The Press-Citizen reports:
Funding could be at risk for stream gauges that Iowa officials and even the general public use to monitor river flow to predict flooding and areas in danger of inundation.
The U.S. Geological Survey could see a 10 percent budget cut each of the next two years under a federal budget proposal. In Iowa, that could mean the loss of six of 30 National Streamflow Information Program gauges. They won’t know for sure until a federal budget gets passed, but it is unclear when that will happen.
“There are some real possibilities we are going to lose some gauges unless someone steps up to the plate,” said Greg Nalley, chief of the hydraulic surveillance section in Iowa City.
About 50 officials from around the region attended a stream gauge network stakeholders meeting Tuesday in Iowa City. The purpose of the meeting, called by the USGS, U.S. Army Corps of Engineers and National Weather Service, was to alert people of the shortfall and to find partners to procure gauges should they lose public funding.
The gauges are critical to predict and prepare for floods, said Maren Stoflet of the weather bureau. The gauges are used to supply information to mapping databases, which show inundated areas when river levels rise.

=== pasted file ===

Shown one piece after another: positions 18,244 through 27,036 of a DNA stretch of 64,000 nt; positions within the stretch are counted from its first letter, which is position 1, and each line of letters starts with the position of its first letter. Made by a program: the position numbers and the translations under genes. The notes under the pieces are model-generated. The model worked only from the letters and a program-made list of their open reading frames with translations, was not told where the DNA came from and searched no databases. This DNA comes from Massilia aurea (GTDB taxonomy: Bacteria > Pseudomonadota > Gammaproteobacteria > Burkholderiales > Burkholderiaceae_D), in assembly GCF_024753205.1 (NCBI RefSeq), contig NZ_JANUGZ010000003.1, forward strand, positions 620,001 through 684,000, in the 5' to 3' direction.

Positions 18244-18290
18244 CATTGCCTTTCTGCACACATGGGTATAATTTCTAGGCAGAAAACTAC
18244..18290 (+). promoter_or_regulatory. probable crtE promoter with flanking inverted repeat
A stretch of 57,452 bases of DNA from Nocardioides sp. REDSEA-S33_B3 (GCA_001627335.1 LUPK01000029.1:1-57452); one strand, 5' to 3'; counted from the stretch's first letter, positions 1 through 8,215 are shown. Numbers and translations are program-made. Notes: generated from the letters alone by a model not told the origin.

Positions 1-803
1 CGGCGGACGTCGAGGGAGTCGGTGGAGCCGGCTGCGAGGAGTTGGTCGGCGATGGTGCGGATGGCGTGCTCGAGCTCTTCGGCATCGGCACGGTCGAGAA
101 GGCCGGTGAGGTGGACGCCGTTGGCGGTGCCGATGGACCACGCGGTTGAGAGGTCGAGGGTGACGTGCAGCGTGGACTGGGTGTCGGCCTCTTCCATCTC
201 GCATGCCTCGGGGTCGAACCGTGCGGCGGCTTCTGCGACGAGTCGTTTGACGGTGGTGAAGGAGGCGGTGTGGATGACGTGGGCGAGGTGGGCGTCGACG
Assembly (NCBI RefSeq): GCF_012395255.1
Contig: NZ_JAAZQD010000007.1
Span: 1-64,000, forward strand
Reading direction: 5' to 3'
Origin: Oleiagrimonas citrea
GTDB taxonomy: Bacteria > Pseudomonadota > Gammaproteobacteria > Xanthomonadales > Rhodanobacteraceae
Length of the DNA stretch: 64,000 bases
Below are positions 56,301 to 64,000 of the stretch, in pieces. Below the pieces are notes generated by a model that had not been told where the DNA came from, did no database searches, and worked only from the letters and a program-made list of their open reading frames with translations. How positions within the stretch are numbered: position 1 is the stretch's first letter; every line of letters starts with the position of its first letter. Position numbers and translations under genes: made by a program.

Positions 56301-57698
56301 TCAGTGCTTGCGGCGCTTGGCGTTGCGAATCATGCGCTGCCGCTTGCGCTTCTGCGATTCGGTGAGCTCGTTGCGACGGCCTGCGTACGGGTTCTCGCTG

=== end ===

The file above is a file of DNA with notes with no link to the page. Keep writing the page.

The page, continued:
“The gauges are critical to be able to provide accurate forecasts. Take away any gauges on (a) river, and it would have an impact,” Stoflet said. “Taking away information isn’t going to improve river forecasting down the road.”
The USGS provides only some of the gauges used in Iowa, but some say those devices are the “backbone” of the stream gauge network.
Stream gauges cost between $3,500 and $15,000 a year to maintain.
Ron Knoke, public works director in Burlington, expressed frustration over the uncertainty, including if his area will lose river gauges and how the community will replace them.
“It would be nice to know we have more than a week’s notice that we have to come up with $10,000 or we aren’t going to have a gauge anymore,” Knoke said.
One scenario discussed Tuesday is that the most recent gauges installed would be the first eliminated. That prospect concerned Sen. Rob Hogg, D-Cedar Rapids.
The lack of gauges on the Cedar River between Waterloo and Cedar Rapids left officials in Cedar Rapids fighting “the wrong flood” during the devastating 2008 flooding and ultimately escalated damages, he said. Since then, gauges have been installed but could be at risk under the last installed first eliminated scenario.
“If they are talking about 10 percent cuts and getting rid of the newest first, that means we are going to be right back where we were. We want to know what flood we are fighting,” Hogg said. “I am concerned about this.”